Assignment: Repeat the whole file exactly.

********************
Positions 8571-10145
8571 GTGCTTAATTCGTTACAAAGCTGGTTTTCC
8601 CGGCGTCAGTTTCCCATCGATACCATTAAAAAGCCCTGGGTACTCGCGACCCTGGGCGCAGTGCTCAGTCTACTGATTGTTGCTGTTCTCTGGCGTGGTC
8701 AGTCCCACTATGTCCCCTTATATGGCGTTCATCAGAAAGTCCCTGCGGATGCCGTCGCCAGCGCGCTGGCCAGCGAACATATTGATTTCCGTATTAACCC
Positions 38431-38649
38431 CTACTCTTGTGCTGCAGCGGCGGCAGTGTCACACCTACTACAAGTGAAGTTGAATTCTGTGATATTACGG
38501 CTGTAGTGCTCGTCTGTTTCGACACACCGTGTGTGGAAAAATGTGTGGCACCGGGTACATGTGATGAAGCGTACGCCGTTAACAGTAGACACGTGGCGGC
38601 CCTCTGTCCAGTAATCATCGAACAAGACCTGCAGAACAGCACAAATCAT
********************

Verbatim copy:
Positions 8571-10145
8571 GTGCTTAATTCGTTACAAAGCTGGTTTTCC
8601 CGGCGTCAGTTTCCCATCGATACCATTAAAAAGCCCTGGGTACTCGCGACCCTGGGCGCAGTGCTCAGTCTACTGATTGTTGCTGTTCTCTGGCGTGGTC
8701 AGTCCCACTATGTCCCCTTATATGGCGTTCATCAGAAAGTCCCTGCGGATGCCGTCGCCAGCGCGCTGGCCAGCGAACATATTGATTTCCGTATTAACCC
Positions 38431-38649
38431 CTACTCTTGTGCTGCAGCGGCGGCAGTGTCACACCTACTACAAGTGAAGTTGAATTCTGTGATATTACGG
38501 CTGTAGTGCTCGTCTGTTTCGACACACCGTGTGTGGAAAAATGTGTGGCACCGGGTACATGTGATGAAGCGTACGCCGTTAACAGTAGACACGTGGCGGC
38601 CCTCTGTCCAGTAATCATCGAACAAGACCTGCAGAACAGCACAAATCAT